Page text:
While many chokes will resolve on their own, or with a little assistance from my docs, chokes can be very serious and lead to complications including dehydration and aspiration pneumonia. Since a horse can’t swallow when he is choked, the food material can backflow into the airway and into the lungs, causing a bacterial infection. The longer a horse is choked, the more likely these complications will arise.  So, what does that mean? It means, if you suspect that your horse is choked or may have choked recently, call my docs immediately to talk about what needs to happen.

How is choke treated?

The first thing my docs will tell you when you call is to remove your horse from any feed and water. If you are sure that the choke just started, my docs may have you keep an eye on your horse for about 30 minutes, since many chokes will resolve by themselves. But if it’s already been going on for a while, they’ll want to intervene to get it cleared. Most of the time, this can be done on your farm.

Springhill Equine Veterinary Clinic

Upon arrival, my docs will perform a physical exam on your horse, check his heart rate, respiratory rate, temperature, and listen for guts sounds. They will determine if your horse is still choked and then decide how to proceed. Next, they will likely administer a little sedative and smooth muscle relaxer to help decrease the contractions of the esophagus. We have all seen a tube passed for a colic, right? Well, you’ll also see my docs pull out the tube if your horse is choked. The nasogastric tube will be passed up your horse’s nose and into his esophagus. This allows my doc to locate the blockage as well as flush out the obstruction with water.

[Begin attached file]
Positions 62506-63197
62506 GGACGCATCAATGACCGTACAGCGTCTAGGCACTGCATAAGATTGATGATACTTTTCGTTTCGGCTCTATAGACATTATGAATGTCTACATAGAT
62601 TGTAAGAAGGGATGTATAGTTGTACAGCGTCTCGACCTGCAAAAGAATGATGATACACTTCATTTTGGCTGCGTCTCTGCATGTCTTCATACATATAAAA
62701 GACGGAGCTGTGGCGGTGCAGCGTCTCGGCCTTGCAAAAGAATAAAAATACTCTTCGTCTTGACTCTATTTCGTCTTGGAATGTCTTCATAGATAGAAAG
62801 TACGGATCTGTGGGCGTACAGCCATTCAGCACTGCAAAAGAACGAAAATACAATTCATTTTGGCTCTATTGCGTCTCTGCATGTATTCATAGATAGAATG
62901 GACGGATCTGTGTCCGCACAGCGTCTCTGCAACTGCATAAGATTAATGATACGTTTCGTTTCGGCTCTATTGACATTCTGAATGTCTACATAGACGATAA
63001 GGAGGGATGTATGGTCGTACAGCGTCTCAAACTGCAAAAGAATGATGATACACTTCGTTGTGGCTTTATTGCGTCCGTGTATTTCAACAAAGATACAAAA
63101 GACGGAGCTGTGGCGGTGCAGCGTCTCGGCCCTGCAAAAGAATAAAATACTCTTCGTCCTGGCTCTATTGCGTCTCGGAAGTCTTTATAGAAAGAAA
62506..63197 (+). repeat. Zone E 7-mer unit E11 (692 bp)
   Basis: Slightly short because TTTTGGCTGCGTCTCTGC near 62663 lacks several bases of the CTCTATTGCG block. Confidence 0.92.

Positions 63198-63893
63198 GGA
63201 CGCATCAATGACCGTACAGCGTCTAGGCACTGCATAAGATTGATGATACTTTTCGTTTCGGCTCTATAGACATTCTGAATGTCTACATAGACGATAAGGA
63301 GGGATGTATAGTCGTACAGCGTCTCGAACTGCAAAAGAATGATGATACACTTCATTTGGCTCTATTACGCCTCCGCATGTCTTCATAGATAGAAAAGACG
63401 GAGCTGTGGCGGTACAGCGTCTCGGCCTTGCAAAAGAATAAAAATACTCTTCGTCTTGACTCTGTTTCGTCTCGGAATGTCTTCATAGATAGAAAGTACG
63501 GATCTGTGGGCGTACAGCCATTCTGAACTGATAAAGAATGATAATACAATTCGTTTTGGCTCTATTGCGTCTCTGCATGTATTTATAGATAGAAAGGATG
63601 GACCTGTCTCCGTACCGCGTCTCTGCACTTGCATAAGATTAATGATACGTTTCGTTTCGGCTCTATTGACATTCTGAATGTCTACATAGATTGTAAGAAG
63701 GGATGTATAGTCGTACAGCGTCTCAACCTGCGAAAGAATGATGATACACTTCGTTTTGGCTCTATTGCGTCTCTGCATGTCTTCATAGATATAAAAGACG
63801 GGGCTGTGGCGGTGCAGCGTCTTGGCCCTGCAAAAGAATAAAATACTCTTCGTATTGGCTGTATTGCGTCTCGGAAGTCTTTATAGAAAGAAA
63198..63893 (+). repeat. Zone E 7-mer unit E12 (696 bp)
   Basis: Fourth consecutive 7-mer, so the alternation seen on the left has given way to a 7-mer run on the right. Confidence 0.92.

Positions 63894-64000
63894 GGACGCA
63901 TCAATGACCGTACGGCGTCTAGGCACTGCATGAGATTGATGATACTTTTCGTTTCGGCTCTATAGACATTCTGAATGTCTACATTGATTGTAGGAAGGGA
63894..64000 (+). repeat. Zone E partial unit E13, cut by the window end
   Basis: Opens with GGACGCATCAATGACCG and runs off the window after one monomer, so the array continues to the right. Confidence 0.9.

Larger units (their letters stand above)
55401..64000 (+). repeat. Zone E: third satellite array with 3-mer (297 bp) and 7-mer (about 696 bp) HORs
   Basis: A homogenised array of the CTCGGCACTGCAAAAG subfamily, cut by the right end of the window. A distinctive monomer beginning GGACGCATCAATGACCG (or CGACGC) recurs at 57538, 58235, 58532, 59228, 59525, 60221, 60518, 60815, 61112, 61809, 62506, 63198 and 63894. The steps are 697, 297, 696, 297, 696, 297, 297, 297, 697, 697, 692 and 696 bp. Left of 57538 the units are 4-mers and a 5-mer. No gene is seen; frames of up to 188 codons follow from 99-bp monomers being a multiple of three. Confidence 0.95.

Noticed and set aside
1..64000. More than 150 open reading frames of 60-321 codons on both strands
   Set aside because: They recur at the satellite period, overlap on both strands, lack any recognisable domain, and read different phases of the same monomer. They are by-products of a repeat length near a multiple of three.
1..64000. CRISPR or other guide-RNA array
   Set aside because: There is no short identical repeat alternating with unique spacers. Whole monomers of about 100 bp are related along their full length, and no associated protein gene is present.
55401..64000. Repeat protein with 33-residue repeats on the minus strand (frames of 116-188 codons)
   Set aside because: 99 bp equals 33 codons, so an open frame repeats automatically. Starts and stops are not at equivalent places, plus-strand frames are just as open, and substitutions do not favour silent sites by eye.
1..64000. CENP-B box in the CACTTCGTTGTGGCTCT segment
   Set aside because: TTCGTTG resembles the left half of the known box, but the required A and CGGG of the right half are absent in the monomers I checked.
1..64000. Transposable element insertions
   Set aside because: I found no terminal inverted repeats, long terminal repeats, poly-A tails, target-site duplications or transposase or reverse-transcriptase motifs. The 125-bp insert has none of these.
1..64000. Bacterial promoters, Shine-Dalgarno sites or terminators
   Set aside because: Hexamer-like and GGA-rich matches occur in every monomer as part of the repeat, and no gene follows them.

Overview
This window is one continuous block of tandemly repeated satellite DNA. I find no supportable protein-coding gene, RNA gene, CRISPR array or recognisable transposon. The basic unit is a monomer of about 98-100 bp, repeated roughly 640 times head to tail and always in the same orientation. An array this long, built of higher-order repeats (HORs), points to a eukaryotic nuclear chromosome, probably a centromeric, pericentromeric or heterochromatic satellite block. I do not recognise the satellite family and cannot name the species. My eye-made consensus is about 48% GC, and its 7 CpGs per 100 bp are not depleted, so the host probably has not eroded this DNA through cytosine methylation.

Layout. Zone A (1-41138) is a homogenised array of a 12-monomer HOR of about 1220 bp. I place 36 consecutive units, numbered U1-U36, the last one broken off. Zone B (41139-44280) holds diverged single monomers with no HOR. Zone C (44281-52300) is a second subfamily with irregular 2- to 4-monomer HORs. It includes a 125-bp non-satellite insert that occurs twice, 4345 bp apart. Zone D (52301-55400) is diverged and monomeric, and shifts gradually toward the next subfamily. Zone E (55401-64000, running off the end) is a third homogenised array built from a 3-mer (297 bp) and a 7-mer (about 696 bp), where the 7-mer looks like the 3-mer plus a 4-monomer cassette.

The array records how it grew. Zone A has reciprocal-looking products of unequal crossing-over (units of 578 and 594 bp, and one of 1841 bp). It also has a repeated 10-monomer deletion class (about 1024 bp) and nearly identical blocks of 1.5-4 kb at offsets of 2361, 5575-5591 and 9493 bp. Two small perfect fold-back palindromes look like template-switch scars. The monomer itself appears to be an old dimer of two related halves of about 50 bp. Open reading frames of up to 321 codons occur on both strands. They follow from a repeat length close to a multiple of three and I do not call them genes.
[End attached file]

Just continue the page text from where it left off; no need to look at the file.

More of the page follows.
Sometimes if the obstruction is a stubborn one, you may see my docs doing something kind of wild – pouring Coca Cola down the tube to get it to break apart! And you know what? It works! One of my docs even published a paper on it!

Now I hope I don’t even have to mention this, but under no circumstances should you stick a hose up your horse’s nose or throat yourself. Or try to make him drink water or cola! Remember, my docs are highly trained professionals, and these procedures should only be performed by licensed veterinarians. There is a very specific technique to getting the tube into the esophagus and not into the lungs and doing it wrong could injure or kill your horse. But I know you would never try something silly like that.

What is the aftercare for choke?

Fortunately, most of the time, chokes are easily resolved, and aftercare is minimal. You might need to withhold certain foods for several days. You should monitor your horse’s temperature for a few days after a choke, since a fever can be a sign of pneumonia, and keep an eye out for coughing, nasal discharge, or fast breathing.

If your horse has been choked for several hours or the choke was difficult to resolve, my docs will likely put your horse on a course of antibiotics to help combat the development of aspiration pneumonia. If your horse seems dehydrated or has signs of infection, the docs may recommend he come to the clinic for intravenous fluids, antibiotics, and careful monitoring.

To avoid future chokes, my docs may recommend that you feed your horse grain or hay that has been wetted down before feeding and advise you on strategies to slow down his eating. Some people put large smooth rocks in their horse’s feed bucket to make it harder for him to grab big mouthfuls. And remember to schedule that dental exam since tooth problems are a common cause. When in doubt, give my docs a call!

Until next week,

~ Tony

P.S. This is the written form of my wisdom. I also have a podcast and a video library. Well, my humans do that stuff, but it’s still mine. Anyway, if you want to watch videos, click here. If you want to listen to interesting conversations about horse things, click here. And if you want to keep reading my amazing cat blog, just scroll down a bit. See, I’ve got you covered!

Tuesdays with Tony is the official blog of Tony the Clinic Cat at Springhill Equine Veterinary Clinic in Newberry, Florida. If you liked this blog, please subscribe below, and share it with your friends on social media! For more information, please call us at (352) 472-1620, visit our website at SpringhillEquine.com, or follow us on Facebook!